The use of disc brakes with the wheels of the driving axles allows the braking performance to be kept substantially constant even in the case of re peated extremely powerful decelerations of the high-weight service vehicle from high speeds, for example such as frequently is the case before reaching bends along an operational path. In addi tion, a reduction of braking performance, for exam ple by penetration of moisture or as a result of excessive temperatures, as may occur at points of application at airports, is largely prevented.

The provision of three quenching agent launch ers or cannons in the area of the front undercar riage, one being mounted on the roof of the 130 driver's cab and two on its forward side make it possible to fight fire outbreaks in front of the service vehicle from an area below the windscreen, so that an unobstructed view is available of areas sit- uated above the outbreak, in which connection endangered points situated at a higher level or at a greater distance, may be observed, and other outbreaks may be fought separately, by means of the quenching agent cannon situated on the roof. This is particularly advantageous if, for example, an undercarriage fire in an aircraft is being fought with forward lower quenching agent cannons and the roof-mounted quenching agent cannon is utilised for safeguarding purposes or for laying a protec- tive foam carpet in the areas of human occupation or fuel tanks.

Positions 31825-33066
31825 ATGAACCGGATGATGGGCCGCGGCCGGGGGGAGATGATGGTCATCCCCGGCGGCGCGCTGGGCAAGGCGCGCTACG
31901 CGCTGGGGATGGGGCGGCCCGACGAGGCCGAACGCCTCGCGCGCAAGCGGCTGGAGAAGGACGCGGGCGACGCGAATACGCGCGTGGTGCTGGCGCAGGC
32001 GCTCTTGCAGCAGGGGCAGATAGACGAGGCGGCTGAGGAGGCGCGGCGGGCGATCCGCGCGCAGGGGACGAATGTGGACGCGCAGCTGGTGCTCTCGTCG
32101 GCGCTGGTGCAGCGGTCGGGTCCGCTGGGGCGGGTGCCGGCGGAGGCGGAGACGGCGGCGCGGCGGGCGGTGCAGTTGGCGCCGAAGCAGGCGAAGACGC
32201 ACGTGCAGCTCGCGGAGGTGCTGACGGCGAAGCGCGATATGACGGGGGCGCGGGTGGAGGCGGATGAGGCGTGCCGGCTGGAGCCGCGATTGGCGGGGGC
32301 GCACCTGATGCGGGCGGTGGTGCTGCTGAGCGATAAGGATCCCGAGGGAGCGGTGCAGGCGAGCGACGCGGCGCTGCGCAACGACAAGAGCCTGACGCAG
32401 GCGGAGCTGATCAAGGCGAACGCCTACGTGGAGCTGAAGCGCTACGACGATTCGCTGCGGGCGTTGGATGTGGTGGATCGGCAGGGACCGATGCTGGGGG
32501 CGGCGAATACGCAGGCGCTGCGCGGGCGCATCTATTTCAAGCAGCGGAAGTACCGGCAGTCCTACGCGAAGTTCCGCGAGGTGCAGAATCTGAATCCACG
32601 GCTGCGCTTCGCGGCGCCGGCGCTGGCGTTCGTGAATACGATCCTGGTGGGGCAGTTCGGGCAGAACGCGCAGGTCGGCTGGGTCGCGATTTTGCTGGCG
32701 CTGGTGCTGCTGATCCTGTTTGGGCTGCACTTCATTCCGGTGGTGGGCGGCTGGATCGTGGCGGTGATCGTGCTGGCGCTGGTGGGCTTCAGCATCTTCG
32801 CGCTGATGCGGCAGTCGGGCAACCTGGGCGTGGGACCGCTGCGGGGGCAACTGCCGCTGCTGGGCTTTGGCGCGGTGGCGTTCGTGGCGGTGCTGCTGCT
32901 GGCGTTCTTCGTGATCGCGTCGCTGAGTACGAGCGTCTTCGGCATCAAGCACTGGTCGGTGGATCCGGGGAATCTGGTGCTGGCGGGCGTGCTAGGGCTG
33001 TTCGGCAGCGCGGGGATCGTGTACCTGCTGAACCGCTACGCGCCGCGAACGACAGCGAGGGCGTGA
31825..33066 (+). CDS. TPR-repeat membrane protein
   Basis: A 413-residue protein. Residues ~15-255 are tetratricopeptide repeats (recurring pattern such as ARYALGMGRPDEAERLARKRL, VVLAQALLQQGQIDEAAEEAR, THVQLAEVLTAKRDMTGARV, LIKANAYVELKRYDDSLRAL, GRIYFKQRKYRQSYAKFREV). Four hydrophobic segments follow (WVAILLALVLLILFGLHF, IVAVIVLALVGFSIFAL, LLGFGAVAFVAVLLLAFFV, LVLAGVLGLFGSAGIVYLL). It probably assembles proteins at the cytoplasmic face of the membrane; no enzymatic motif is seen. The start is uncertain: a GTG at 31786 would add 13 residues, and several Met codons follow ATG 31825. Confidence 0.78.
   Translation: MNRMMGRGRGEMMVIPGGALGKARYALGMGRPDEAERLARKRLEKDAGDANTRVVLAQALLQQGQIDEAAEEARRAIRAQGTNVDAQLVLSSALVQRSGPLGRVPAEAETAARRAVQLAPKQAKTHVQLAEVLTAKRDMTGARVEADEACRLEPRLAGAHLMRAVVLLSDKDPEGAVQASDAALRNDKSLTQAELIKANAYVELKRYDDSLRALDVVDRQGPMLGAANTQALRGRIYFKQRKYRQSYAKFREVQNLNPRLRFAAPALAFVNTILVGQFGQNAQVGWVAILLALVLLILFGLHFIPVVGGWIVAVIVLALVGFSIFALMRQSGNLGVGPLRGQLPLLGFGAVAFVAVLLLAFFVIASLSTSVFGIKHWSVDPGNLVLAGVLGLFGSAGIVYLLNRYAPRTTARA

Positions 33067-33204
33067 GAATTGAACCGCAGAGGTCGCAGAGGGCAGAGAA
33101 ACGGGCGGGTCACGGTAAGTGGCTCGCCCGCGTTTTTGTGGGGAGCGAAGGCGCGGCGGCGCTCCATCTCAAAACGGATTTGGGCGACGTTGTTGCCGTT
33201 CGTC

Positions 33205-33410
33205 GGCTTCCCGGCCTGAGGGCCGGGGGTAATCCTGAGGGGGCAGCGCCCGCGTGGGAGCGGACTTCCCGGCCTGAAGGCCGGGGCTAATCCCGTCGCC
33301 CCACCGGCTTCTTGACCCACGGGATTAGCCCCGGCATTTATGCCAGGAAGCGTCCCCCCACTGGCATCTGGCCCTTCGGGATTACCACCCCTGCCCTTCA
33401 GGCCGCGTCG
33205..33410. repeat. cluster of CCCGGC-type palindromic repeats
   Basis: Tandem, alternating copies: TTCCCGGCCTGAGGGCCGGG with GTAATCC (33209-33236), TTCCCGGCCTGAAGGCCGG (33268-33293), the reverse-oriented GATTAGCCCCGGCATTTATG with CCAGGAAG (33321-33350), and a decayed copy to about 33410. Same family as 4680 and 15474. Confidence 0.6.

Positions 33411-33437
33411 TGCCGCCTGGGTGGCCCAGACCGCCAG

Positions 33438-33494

The accommodation of the lower cannons within the delimitation of the bodywork when not in operation allows a clear field of view for the driver during normal driving. Cannons are stowed under protection against soiling during the approach to the point of application, and also against freezingup and the like.